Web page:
• For beginners the goal is 30 minutes of walking per day
  • For intermediate or advanced exercisers, include resistance training
  • Goal: 1 hour of cardiovascular exercise most days of the week

Weight Loss

The presence of obesity contributes significantly to the anovulatory and polycystic ovary state. In fact, according to a 2004 study, “For obese PCOS women weight loss of more than 5% of pretreatment weight restores menstrual regularity in 89%, of whom 30% achieved spontaneous pregnancy” (Saleh, Khalil, 2004). Thus, this is one of the most important strategies in working with patients with PCOS who are overweight. Perhaps this is the most complicated area to address, because weight loss may force a woman to examine her emotional reasons for eating and food addictions, as well as body image and fear of failure. Because women are often urgently trying to conceive, they need to hear from practitioners that safe, slow, and permanent weight loss is important for regulating menstrual function and can enhance the chances of conception:

  • No more than one half pound per week
  • Set goals for 1-2 years out rather than to fit into this season’s bikini
  • Encourage outside support groups (e.g., Weight Watchers, Overeaters Anonymous)

Nutrient Supplementation

For the treatment of PCOS numerous nutrient prescriptions have been demonstrated to improve the causative factors of PCOS. A combination of many nutrients is effective; consider increasing doses if your patient is obese. Some examples include (in daily doses):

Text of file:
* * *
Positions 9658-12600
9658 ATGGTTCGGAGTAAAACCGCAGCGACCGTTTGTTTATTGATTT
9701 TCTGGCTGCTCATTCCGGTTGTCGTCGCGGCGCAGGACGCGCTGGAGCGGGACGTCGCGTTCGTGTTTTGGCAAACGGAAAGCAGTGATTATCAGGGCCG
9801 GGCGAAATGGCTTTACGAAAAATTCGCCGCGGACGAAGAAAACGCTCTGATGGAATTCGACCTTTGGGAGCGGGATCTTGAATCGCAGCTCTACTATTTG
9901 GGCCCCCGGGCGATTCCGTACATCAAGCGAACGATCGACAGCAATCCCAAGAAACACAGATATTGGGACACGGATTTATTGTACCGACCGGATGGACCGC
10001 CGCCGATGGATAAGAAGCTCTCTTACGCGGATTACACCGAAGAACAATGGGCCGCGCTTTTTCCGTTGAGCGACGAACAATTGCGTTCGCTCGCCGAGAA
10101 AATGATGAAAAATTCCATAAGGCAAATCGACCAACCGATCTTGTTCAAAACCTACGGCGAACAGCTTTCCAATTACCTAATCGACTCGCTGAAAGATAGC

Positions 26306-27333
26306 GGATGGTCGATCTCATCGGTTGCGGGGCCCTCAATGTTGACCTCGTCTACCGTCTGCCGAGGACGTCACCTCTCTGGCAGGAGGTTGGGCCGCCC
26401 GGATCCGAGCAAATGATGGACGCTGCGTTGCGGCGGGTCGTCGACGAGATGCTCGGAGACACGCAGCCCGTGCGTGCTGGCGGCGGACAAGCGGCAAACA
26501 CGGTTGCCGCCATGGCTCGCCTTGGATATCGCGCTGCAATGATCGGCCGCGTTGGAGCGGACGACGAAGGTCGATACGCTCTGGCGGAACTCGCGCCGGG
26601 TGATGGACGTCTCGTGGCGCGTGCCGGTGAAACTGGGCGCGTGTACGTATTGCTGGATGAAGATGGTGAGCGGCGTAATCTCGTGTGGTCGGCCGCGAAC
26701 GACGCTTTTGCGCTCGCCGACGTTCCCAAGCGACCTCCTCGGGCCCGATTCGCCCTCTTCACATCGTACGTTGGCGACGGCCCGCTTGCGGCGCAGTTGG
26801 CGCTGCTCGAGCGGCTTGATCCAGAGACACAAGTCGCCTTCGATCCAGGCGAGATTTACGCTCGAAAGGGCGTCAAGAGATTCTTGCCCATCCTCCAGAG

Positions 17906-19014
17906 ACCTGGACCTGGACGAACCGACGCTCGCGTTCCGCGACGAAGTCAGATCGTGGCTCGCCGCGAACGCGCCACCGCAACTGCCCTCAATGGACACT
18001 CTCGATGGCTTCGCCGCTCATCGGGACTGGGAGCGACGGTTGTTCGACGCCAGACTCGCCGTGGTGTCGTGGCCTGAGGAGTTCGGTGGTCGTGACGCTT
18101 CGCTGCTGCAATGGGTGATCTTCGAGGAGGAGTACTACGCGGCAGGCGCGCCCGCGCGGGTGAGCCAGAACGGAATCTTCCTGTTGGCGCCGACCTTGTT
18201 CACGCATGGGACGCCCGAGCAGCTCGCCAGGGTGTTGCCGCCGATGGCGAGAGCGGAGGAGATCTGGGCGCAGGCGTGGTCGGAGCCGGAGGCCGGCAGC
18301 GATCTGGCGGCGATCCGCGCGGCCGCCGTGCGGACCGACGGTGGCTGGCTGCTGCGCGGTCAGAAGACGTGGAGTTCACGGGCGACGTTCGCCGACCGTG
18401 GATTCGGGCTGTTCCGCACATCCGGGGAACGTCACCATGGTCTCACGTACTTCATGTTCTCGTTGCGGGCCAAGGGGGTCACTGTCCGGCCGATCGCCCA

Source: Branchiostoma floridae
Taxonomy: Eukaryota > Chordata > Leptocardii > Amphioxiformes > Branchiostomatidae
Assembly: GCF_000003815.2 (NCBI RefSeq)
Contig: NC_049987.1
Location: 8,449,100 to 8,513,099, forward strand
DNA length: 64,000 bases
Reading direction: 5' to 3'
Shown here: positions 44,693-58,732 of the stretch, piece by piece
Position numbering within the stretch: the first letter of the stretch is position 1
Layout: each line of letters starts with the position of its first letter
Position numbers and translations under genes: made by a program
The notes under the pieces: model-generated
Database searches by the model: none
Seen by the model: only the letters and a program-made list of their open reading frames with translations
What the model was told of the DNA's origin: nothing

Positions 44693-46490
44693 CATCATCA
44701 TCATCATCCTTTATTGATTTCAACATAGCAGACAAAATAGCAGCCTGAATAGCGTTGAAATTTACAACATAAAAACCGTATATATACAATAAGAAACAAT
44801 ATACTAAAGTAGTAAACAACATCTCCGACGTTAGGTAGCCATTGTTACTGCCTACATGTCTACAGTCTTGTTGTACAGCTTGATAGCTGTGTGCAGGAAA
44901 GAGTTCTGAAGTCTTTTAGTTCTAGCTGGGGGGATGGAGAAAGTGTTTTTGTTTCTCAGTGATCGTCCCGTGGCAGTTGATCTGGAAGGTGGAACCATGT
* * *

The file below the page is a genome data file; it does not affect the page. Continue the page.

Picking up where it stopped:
Insulin Sensitizers:

  • Chromium 800 mcg (Striffler, Anderson, Mertz)
  • Vanadium 4-6 mg (Wang, Willsky, Evans)

Cardioprotective Nutrients:

  • Fish oil 1200 EPA/ 900 DHA (Delarue, Storlien [1996, 1997], Min)
  • CoQ10 30-100 mg
  • B12 1000 mcg
  • Folic acid 400 mcg

Antioxidants:

  • Bilberry extract 300 mg
  • Alpha lipoic acid 100-200 mg (Khamaisi, Yaworsky, Evans)

Antiandrogen Botanicals:

  • Saw palmetto 320-600 mg (Vacher, Prager, Bayne, Iehlec)
  • Stinging nettle 300 mg (Rosner, Marshall)

Case Study

A 33-year-old lean PCOS female complains of acne, amenorrhea, constipation, and infertility. She reports having hair loss, severe hypoglycemia, and confesses to being a “sugar addict” and having low energy. Her first child was conceived by using conventional treatment for infertility—IVF with Clomid. Patient expresses wanting another child and having doubts about her ability to conceive without fertility treatments.

Labs:

  • Ultrasound confirms “string of pearl appearance” on ovaries bilaterally.
  • Fasting insulin 2.4 (0-20), testosterone 68 (8-60), two elevated cortisol readings (saliva).

Treatment: Naturopathic diet, exercise, nutrient supplement plan as described above.

Onemonth follow-up: Patient reports having greater energy, has eliminated all sugar, is eating more protein, feels more energized, slight improvements in skin, constipation has improved. Has not exercised much. She had a menstrual cycle this month.

Two-monthfollow-up: Patient reports positive pregnancy test.

My observation: Women who have lean PCOS may have an easier time conceiving than those who are insulin resistant, as I have been seeing this with greater frequency. For lean patients, regulating insulin and lowering testosterone due to a lack of obesity may facilitate ovulation earlier than their obese counterparts. For patients with PCOS who are overweight, continue to support their efforts toward reversing their insulin resistance.